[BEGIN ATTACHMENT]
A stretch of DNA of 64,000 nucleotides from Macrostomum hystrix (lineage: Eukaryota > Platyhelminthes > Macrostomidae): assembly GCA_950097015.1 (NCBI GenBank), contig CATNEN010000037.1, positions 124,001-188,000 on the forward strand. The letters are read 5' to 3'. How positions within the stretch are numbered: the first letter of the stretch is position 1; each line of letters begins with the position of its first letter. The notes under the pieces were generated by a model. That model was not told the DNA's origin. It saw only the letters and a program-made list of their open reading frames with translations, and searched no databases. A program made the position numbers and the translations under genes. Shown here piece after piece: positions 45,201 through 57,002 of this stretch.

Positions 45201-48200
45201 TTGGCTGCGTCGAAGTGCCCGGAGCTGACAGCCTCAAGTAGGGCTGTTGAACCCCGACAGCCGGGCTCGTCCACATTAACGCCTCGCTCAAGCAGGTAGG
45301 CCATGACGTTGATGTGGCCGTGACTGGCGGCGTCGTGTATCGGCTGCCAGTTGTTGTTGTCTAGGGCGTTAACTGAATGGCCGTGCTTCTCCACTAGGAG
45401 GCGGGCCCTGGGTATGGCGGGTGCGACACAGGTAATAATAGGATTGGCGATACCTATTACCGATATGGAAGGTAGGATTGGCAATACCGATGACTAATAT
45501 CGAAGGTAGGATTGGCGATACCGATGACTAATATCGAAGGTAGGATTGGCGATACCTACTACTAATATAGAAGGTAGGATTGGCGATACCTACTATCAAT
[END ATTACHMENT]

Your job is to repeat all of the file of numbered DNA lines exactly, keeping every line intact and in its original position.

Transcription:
A stretch of DNA of 64,000 nucleotides from Macrostomum hystrix (lineage: Eukaryota > Platyhelminthes > Macrostomidae): assembly GCA_950097015.1 (NCBI GenBank), contig CATNEN010000037.1, positions 124,001-188,000 on the forward strand. The letters are read 5' to 3'. How positions within the stretch are numbered: the first letter of the stretch is position 1; each line of letters begins with the position of its first letter. The notes under the pieces were generated by a model. That model was not told the DNA's origin. It saw only the letters and a program-made list of their open reading frames with translations, and searched no databases. A program made the position numbers and the translations under genes. Shown here piece after piece: positions 45,201 through 57,002 of this stretch.

Positions 45201-48200
45201 TTGGCTGCGTCGAAGTGCCCGGAGCTGACAGCCTCAAGTAGGGCTGTTGAACCCCGACAGCCGGGCTCGTCCACATTAACGCCTCGCTCAAGCAGGTAGG
45301 CCATGACGTTGATGTGGCCGTGACTGGCGGCGTCGTGTATCGGCTGCCAGTTGTTGTTGTCTAGGGCGTTAACTGAATGGCCGTGCTTCTCCACTAGGAG
45401 GCGGGCCCTGGGTATGGCGGGTGCGACACAGGTAATAATAGGATTGGCGATACCTATTACCGATATGGAAGGTAGGATTGGCAATACCGATGACTAATAT
45501 CGAAGGTAGGATTGGCGATACCGATGACTAATATCGAAGGTAGGATTGGCGATACCTACTACTAATATAGAAGGTAGGATTGGCGATACCTACTATCAAT